Royal Commission report day 45 page 14

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The Royal Commission evidence for 10/8/1881

(full text transcription)

(see also introduction to day 45)

[[../../people/peD_G/gravesMLA.html|The Honorable J. H. Graves, M.L.A.,]] giving evidence

15516 Will you give the names to the secretary?— Yes, I will be happy to do so I had a letter, early in the enquiry, saying that Constable Dixon could give very material evidence in the case. I do not know who he is, or whether you have had him before you.

15517 Did you have any conversation with him?— No. Here is a letter from a man named Henry Perkins . The police will know how far this man gave them information or not. “Wombat, Mansfield , May 2nd, 1881 . To J. H. Graves , Esq. , M.P. Sir. —I hope you have not forgotten to call on me in the Police Enquiry, please inform me if it is coming to Mansfield , and when. In consequence of my arrest as a Kelly sympathizer I have lost three situations. My family are still debarred from selecting.” One of the complaints in the district is that the police have given the names of people who are not entitled to select, and although a great number of those were cases of men well known to be connections and friends and sympathizers of the Kellys, still the indiscriminate way in which that power was used by the police has alienated a great number of people from the police.

15518 Do you know anything of this Perkins?— No, he was one of the sympathizers arrested.

15519 Have you had any conversation with him?— Yes. He is a selector, but the Government have deferred his application. He was one of those who were arrested. He is a man who, in my opinion, must have known the Kellys ' position at the time of the murders, because he resides at the Wombat.

15520 Do you think he was aware of the whole proceedings connected with the murders of the constables at Mansfield prior to the actual commission of the deed, that is, the intention to murder?— I would not like to say that of any man.

15521 Have you ever heard any information that would lead you to suppose that he was in possession of information of their intended movements?— You are asking me now to swear as to matter of belief. The general impression is that he was the man who gave information to the police where the Kellys were, and afterwards told the Kellys the police were coming after them. That is the general impression. That somebody told the police where the Kellys were is certain, and that somebody told the Kellys the police were after them.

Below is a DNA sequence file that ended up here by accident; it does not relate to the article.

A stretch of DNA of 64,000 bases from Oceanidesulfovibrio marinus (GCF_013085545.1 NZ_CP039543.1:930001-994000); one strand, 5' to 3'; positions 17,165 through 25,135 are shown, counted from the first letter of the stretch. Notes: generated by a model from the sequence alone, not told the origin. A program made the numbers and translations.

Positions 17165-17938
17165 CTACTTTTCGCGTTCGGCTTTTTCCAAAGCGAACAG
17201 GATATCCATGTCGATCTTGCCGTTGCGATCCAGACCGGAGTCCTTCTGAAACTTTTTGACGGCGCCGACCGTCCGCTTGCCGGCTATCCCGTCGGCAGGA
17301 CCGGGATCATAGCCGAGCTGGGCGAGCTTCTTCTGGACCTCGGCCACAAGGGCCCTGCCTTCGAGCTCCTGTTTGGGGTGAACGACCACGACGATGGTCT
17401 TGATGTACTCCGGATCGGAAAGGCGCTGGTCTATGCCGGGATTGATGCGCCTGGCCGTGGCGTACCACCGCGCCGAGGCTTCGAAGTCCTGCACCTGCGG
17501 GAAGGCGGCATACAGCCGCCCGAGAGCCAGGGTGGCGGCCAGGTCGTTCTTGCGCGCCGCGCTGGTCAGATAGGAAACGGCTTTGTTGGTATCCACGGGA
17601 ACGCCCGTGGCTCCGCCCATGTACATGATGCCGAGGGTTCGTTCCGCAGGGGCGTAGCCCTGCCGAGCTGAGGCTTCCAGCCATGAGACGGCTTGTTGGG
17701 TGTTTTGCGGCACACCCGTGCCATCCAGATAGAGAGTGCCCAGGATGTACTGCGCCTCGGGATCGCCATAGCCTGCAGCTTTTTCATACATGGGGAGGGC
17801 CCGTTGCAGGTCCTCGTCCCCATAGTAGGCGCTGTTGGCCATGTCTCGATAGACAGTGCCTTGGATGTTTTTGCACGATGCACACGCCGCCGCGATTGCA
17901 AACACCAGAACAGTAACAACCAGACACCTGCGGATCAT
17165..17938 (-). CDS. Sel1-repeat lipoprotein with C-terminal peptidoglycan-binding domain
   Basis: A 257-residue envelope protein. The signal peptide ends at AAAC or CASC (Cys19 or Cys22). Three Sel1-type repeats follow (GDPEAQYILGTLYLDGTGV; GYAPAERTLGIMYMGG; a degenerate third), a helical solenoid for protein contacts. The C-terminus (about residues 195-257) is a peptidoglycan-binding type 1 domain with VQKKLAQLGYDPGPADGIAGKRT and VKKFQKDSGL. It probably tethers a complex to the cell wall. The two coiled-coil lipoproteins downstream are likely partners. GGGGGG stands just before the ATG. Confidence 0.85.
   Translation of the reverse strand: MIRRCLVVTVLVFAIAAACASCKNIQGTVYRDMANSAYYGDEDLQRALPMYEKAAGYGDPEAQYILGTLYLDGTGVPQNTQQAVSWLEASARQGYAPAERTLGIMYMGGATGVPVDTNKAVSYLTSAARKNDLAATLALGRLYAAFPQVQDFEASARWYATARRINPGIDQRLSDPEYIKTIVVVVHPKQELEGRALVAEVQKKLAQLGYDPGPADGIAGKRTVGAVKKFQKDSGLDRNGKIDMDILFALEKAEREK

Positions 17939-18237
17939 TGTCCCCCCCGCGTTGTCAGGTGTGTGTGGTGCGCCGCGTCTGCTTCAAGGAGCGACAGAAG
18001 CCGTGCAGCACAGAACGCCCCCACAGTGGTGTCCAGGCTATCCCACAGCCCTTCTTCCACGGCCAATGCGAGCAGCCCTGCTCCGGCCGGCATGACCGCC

15522 Did you ever know whether Sergeant Kennedy knew where the Kellys were?— That would be hearsay evidence.

15523 I will put it in a different way—Did you ever hear it said that these men, Kennedy and Scanlan, had information as to where the Kellys were?— They must have. They would not have gone to that place without some pretty well grounded information.

15524 Did you ever hear any comments upon the fact of two of the policemen being left behind while the other two went away?— Now you are asking again a matter of opinion.

15525 I am not asking for your opinion, I ask whether you heard rumours that those two men must have had information ag to where the Kellys were?— I think they must have got instructions from somebody about the locality. The Kellys were digging there, but the police did not know exactly the position the hut was in, and the country was new to those men, except Scanlan; and I think they would keep as close as they could to the part where the diggings were; and from my knowledge of Kennedy and Scanlan, I think they did not know exactly the place where the hut was, and that they left the other two men in camp while they went to reconnoitre and find the exact place and then surprise them. If the Commission visited that place they would get the information much better than I can give it.